Background: Electrical activity regulates the expression of skeletal muscle genes by a process known as "excitation-transcription" (E-T) coupling. We have demonstrated that release of adenosine 5'-triphosphate (ATP) during depolarization activates membrane P2X/P2Y receptors, being the fundamental mediators between electrical stimulation, slow intracellular calcium transients, and gene expression. We propose that this signaling pathway would require the proper coordination between the voltage sensor (dihydropyridine receptor, DHPR), pannexin 1 channels (Panx1, ATP release conduit), nucleotide receptors, and other signaling molecules. The goal of this study was to assess protein-protein interactions within the E-T machinery and to look for novel constituents in order to characterize the signaling complex. Methods: Newborn derived myotubes, adult fibers, or triad fractions from rat or mouse skeletal muscles were used. Co-immunoprecipitation, 2D blue native SDS/PAGE, confocal microscopy z-axis reconstruction, and proximity ligation assays were combined to assess the physical proximity of the putative complex interactors. An L6 cell line overexpressing Panx1 (L6-Panx1) was developed to study the influence of some of the complex interactors in modulation of gene expression. Results: Panx1, DHPR, P2Y2 receptor (P2Y2R), and dystrophin co-immunoprecipitated in the different preparations assessed. 2D blue native SDS/PAGE showed that DHPR, Panx1, P2Y2R and caveolin-3 (Cav3) belong to the same multiprotein complex. We observed co-localization and protein-protein proximity between DHPR, Panx1, P2Y2R, and Cav3 in adult fibers and in the L6-Panx1 cell line. We found a very restricted location of Panx1 and Cav3 in a putative T-tubule zone near the sarcolemma, while DHPR was highly expressed all along the transverse (T)-tubule. By Panx1 overexpression, extracellular ATP levels were increased both at rest and after electrical stimulation. Basal mRNA levels of the early gene cfos and the oxidative metabolism markers citrate synthase and peroxisome proliferator-activated receptor gamma coactivator 1-alpha (PGC1α) were significantly increased by Panx1 overexpression. Interleukin 6 expression evoked by 20-Hz electrical stimulation (270 pulses, 0.3ms each) was also significantly upregulated in L6-Panx1 cells. Conclusions: We propose the existence of a relevant multiprotein complex that coordinates events involved in E-T coupling. Unveiling the molecular actors involved in the regulation of gene expression will contribute to the understanding and treatment of skeletal muscle disorders due to wrong-expressed proteins, as well as to improve skeletal muscle performance.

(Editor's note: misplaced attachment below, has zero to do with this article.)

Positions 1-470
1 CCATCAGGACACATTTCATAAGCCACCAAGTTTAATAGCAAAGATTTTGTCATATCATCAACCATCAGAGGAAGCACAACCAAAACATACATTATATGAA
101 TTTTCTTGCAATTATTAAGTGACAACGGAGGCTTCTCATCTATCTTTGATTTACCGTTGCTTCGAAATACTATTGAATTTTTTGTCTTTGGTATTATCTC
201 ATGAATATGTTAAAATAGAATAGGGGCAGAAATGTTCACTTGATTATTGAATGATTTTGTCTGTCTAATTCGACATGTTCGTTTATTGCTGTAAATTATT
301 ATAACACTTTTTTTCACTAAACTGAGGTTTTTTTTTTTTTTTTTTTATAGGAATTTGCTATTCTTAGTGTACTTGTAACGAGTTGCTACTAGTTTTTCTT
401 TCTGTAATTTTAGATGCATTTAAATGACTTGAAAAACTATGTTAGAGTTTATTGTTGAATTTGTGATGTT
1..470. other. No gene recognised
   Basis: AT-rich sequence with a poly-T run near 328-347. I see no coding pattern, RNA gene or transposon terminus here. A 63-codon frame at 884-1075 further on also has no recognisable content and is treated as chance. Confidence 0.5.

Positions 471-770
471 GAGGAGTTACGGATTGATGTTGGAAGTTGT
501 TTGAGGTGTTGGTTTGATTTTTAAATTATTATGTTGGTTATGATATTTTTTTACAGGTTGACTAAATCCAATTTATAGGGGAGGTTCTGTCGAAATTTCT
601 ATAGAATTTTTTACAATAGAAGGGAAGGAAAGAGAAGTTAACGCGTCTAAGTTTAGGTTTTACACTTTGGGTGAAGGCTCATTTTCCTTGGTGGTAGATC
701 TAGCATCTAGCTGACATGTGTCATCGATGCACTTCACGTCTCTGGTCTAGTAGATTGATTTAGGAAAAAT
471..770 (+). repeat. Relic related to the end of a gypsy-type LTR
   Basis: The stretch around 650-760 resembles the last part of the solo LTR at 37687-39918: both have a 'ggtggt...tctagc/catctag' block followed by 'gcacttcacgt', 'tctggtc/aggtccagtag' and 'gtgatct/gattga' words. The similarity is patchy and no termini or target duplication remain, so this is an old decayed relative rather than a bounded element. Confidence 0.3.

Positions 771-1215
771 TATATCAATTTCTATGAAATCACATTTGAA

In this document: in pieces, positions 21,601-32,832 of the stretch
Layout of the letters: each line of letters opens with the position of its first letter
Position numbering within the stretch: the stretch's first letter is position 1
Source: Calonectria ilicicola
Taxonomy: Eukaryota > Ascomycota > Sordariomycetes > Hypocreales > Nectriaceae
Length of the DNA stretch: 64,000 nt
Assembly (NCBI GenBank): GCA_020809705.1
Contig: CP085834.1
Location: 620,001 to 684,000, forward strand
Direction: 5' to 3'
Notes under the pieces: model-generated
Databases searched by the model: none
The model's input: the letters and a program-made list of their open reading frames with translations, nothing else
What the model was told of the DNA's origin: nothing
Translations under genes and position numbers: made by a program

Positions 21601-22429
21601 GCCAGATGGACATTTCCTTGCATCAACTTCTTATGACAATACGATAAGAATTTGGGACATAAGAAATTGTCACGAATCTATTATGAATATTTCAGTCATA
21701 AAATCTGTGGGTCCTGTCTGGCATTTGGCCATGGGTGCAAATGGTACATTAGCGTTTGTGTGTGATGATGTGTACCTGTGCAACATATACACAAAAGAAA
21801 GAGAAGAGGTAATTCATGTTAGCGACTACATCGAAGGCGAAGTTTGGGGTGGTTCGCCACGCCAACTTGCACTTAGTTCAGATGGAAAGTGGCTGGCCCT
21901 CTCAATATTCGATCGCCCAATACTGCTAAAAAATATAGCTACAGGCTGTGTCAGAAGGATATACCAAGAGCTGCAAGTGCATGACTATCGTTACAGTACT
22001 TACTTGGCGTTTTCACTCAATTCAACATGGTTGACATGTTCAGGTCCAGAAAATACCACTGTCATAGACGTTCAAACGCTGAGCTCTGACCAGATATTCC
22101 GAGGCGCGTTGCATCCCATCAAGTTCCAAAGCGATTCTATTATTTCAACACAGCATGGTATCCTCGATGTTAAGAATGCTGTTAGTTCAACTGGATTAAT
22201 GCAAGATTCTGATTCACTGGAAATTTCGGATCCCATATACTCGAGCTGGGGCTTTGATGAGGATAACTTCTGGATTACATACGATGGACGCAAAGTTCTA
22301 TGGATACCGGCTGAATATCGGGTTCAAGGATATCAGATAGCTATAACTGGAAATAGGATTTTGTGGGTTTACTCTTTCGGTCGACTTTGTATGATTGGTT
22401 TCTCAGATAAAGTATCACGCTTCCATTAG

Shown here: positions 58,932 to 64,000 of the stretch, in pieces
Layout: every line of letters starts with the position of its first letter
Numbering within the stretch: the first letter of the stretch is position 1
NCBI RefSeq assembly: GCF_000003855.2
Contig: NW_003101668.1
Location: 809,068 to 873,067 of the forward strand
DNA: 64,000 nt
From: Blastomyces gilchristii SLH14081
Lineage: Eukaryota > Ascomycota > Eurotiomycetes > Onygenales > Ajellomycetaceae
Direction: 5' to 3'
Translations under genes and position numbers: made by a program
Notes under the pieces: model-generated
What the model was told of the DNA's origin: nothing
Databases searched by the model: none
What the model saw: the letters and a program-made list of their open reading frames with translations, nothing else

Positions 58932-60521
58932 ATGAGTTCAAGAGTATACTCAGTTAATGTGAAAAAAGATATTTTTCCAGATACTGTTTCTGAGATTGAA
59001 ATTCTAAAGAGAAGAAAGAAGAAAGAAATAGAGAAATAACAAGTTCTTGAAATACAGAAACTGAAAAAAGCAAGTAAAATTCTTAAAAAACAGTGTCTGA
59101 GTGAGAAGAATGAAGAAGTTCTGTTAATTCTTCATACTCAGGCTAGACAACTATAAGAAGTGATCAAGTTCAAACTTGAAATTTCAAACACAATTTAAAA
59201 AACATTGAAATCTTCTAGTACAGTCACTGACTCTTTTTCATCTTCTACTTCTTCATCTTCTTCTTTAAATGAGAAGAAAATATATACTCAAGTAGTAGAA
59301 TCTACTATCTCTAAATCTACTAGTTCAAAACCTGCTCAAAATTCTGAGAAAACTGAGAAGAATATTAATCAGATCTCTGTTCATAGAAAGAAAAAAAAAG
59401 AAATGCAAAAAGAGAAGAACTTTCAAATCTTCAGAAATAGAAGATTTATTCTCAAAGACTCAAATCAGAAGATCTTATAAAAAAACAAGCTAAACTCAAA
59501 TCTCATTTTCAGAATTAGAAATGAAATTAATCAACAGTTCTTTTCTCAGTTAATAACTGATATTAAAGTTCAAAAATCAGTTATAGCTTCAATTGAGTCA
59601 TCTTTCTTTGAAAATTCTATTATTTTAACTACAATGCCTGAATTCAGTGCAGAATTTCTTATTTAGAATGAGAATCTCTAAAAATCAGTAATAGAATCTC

ASJC Scopus subject areas
- Orthopedics and Sports Medicine
- Molecular Biology
- Cell Biology